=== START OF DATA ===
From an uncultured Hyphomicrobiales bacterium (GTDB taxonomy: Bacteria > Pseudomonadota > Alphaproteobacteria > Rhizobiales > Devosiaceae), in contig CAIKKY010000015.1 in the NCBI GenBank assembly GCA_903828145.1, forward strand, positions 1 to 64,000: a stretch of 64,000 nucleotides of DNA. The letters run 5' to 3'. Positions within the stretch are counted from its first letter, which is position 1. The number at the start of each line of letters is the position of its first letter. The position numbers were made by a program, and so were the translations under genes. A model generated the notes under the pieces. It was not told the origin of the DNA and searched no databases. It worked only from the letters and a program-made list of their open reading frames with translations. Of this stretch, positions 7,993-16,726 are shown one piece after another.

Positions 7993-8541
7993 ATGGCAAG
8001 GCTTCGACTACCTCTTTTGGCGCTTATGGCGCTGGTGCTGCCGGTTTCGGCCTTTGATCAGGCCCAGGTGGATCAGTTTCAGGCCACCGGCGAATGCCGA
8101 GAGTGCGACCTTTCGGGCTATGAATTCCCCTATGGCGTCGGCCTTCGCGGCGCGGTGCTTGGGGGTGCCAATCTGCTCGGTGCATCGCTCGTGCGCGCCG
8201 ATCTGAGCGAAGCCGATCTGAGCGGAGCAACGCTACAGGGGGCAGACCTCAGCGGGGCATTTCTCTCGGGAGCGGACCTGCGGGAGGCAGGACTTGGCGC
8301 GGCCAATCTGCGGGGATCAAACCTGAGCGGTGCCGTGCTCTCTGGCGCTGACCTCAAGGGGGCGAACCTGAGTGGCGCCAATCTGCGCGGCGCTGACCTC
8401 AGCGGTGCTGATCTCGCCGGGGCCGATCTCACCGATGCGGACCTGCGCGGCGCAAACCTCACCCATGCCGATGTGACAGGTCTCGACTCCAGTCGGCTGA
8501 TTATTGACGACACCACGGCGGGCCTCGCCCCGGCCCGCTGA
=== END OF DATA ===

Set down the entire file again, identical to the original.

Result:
From an uncultured Hyphomicrobiales bacterium (GTDB taxonomy: Bacteria > Pseudomonadota > Alphaproteobacteria > Rhizobiales > Devosiaceae), in contig CAIKKY010000015.1 in the NCBI GenBank assembly GCA_903828145.1, forward strand, positions 1 to 64,000: a stretch of 64,000 nucleotides of DNA. The letters run 5' to 3'. Positions within the stretch are counted from its first letter, which is position 1. The number at the start of each line of letters is the position of its first letter. The position numbers were made by a program, and so were the translations under genes. A model generated the notes under the pieces. It was not told the origin of the DNA and searched no databases. It worked only from the letters and a program-made list of their open reading frames with translations. Of this stretch, positions 7,993-16,726 are shown one piece after another.

Positions 7993-8541
7993 ATGGCAAG
8001 GCTTCGACTACCTCTTTTGGCGCTTATGGCGCTGGTGCTGCCGGTTTCGGCCTTTGATCAGGCCCAGGTGGATCAGTTTCAGGCCACCGGCGAATGCCGA
8101 GAGTGCGACCTTTCGGGCTATGAATTCCCCTATGGCGTCGGCCTTCGCGGCGCGGTGCTTGGGGGTGCCAATCTGCTCGGTGCATCGCTCGTGCGCGCCG
8201 ATCTGAGCGAAGCCGATCTGAGCGGAGCAACGCTACAGGGGGCAGACCTCAGCGGGGCATTTCTCTCGGGAGCGGACCTGCGGGAGGCAGGACTTGGCGC
8301 GGCCAATCTGCGGGGATCAAACCTGAGCGGTGCCGTGCTCTCTGGCGCTGACCTCAAGGGGGCGAACCTGAGTGGCGCCAATCTGCGCGGCGCTGACCTC
8401 AGCGGTGCTGATCTCGCCGGGGCCGATCTCACCGATGCGGACCTGCGCGGCGCAAACCTCACCCATGCCGATGTGACAGGTCTCGACTCCAGTCGGCTGA
8501 TTATTGACGACACCACGGCGGGCCTCGCCCCGGCCCGCTGA